CAIRO — U.S. Secretary of Defense Jim Mattis met Saturday with Egyptian officials to discuss cooperation between the two countries, the first stop on a trip that will also take him to Jordan, Pakistan and Kuwait.
Mattis’ visit came just over a week after the worst-ever Islamic militant attack in Egypt’s modern history took place in the troubled northern Sinai where over two dozen extremists descended on a mosque and killed more than 300 worshippers.
The attackers first opened fire and tossed hand grenades into the mosque during Friday prayers, then gunned down anyone who tried to escape. Though no group claimed responsibility, survivors have said the militants carried the black banner of the ISIS, pointing to the Sinai-based Egyptian affiliate of the Sunni extremist group. On Wednesday, the state-run Al-Ahram newspaper said the death toll from the attack had risen to 311.
President Donald Trump called Egyptian President Abdel-Fattah el-Sissi shortly after the attack and said in a tweet that “the world cannot tolerate terrorism; we must defeat them militarily and discredit the extremist ideology.”
According to a Department of Defense statement, Mattis’ visit was part of a five-day trip “to re-affirm the enduring U.S. commitment to partnership in the Middle East, West Africa and South Asia.” Mattis was scheduled to meet with el-Sissi and Defense Minister Sedki Sobhi.
Mattis later departed for Jordan, where he was scheduled to attend a meeting on countering violent extremism in West Africa, hosted by Jordan’s King Abdallah II. On Monday, Mattis will be visiting Pakistan where plans to meet with Prime Minister Abassi before concluding his trip with a visit to Kuwait the following day.
Egypt is among the top recipients of U.S. military assistance, receiving nearly $1.3 billion annually in addition to $250 million in economic aid. That assistance is linked to Egypt’s 1979 peace treaty with Israel, and underpins a U.S.-Egyptian security relationship that is now mostly aimed at fighting terrorism.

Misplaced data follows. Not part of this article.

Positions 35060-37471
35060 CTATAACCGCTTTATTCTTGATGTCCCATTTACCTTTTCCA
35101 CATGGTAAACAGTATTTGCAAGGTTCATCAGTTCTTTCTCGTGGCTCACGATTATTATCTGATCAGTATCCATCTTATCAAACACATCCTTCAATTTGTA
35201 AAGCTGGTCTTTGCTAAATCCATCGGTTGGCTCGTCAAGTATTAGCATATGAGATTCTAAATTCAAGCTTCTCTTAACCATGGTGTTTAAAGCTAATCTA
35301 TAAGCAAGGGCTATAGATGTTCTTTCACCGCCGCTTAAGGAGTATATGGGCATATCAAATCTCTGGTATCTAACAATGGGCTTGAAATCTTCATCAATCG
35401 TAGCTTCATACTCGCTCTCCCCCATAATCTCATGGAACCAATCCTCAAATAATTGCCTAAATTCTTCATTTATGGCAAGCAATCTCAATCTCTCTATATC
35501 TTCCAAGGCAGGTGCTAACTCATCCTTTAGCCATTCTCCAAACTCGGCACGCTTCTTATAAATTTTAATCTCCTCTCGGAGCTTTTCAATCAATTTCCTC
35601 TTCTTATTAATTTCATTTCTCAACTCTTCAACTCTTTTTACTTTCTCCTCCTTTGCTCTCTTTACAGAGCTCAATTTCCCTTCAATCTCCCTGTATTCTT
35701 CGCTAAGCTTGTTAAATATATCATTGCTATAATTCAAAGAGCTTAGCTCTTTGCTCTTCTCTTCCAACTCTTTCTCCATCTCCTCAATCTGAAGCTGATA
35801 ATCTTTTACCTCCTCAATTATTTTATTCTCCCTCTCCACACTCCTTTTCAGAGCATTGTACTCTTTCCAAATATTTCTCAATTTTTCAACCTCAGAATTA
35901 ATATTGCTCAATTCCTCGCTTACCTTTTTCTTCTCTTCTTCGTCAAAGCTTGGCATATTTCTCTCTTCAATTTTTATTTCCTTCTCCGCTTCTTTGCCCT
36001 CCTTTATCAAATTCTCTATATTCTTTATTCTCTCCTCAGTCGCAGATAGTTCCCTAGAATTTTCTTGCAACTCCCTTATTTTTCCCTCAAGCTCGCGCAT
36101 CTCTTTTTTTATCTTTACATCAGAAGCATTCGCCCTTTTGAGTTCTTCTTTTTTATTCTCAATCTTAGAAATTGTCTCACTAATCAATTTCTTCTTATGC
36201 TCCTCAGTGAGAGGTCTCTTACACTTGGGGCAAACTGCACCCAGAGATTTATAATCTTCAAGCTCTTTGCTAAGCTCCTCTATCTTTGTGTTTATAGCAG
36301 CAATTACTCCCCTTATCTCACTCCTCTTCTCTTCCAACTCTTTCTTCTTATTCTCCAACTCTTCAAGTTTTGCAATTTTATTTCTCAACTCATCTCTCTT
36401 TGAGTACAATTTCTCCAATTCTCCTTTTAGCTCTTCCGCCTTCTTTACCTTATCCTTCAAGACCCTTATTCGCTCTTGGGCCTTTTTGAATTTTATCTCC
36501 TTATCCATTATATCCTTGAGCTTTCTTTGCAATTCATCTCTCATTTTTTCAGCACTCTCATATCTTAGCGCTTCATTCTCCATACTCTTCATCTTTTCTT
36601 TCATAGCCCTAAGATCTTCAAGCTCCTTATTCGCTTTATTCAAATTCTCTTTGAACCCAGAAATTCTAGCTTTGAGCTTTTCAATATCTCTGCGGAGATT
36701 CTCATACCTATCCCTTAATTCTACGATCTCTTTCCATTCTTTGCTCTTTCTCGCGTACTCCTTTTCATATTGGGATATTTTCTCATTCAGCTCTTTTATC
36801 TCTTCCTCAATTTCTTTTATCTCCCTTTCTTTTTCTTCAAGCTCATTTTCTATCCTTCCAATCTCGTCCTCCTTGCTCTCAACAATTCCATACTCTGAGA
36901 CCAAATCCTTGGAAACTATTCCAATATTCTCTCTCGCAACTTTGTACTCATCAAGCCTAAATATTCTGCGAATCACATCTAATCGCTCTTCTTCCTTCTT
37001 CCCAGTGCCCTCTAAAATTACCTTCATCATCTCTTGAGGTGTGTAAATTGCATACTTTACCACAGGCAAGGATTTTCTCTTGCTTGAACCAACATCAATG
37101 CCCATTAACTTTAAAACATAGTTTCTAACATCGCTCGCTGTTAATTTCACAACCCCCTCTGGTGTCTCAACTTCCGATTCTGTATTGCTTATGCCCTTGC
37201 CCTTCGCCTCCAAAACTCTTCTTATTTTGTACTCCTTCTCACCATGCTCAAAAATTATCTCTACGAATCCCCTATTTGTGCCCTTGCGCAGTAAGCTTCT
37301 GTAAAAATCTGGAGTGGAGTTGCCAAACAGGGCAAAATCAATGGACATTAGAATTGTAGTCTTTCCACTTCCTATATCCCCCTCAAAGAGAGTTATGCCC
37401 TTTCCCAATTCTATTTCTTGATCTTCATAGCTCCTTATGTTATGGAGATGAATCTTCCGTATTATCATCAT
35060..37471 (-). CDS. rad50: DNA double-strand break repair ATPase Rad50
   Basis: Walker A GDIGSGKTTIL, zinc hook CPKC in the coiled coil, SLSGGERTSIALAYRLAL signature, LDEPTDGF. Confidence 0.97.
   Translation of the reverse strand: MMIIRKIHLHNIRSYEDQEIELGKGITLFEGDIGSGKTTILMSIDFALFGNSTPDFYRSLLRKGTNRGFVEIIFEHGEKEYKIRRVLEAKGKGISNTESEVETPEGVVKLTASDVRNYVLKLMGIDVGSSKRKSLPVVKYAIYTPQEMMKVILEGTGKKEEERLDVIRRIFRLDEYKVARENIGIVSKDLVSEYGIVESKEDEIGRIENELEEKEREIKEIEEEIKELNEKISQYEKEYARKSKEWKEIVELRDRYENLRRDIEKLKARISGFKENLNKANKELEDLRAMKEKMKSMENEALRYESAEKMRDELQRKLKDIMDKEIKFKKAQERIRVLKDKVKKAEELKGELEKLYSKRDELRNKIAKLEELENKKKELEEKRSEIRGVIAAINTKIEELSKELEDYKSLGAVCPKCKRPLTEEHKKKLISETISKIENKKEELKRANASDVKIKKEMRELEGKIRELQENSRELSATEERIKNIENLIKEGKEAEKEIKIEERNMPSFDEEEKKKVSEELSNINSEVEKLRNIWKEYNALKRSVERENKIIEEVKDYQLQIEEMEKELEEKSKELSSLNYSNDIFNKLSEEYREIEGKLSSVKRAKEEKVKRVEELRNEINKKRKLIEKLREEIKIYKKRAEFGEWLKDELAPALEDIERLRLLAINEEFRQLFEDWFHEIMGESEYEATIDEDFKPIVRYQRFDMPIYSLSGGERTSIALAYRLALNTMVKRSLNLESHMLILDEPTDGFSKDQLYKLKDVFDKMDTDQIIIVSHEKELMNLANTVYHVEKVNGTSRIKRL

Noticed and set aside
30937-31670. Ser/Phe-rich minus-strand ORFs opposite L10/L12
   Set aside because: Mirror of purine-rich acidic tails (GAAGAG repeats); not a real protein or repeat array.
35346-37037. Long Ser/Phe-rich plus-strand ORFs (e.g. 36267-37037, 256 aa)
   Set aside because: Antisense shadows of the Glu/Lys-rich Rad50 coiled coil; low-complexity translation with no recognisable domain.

Following the Sinai attack, el-Sissi instructed his security forces to use “all brute force” and gave them three months to restore stability in the volatile northern part of the Sinai Peninsula.
Northern Sinai has been the epicenter of an Islamic insurgency for years; the insurgency intensified following the 2013 ouster of el-Sissi’s predecessor, former Islamist President Mohammed Morsi. Egypt’s security forces have been waging a tough and costly campaign against militants in the area, where the local IS affiliate spearheads the insurgency.
But el-Sissi’s government has also expanded military ties with Russia and signed deals to buy Russian fighter jets, helicopters and other weapons. Russian Defense Minister Sergei Shoigu visited Cairo on Wednesday, noting that military cooperation between the two countries has increased recently as Egypt placed new orders for Russian weapons.
In a move that could further irk the Americans, Russia approved a draft agreement with Egypt for Russian warplanes to use Egyptian military bases, according to a document released on Thursday — a deal that would allow Moscow to further increase its military footprint in the Mideast.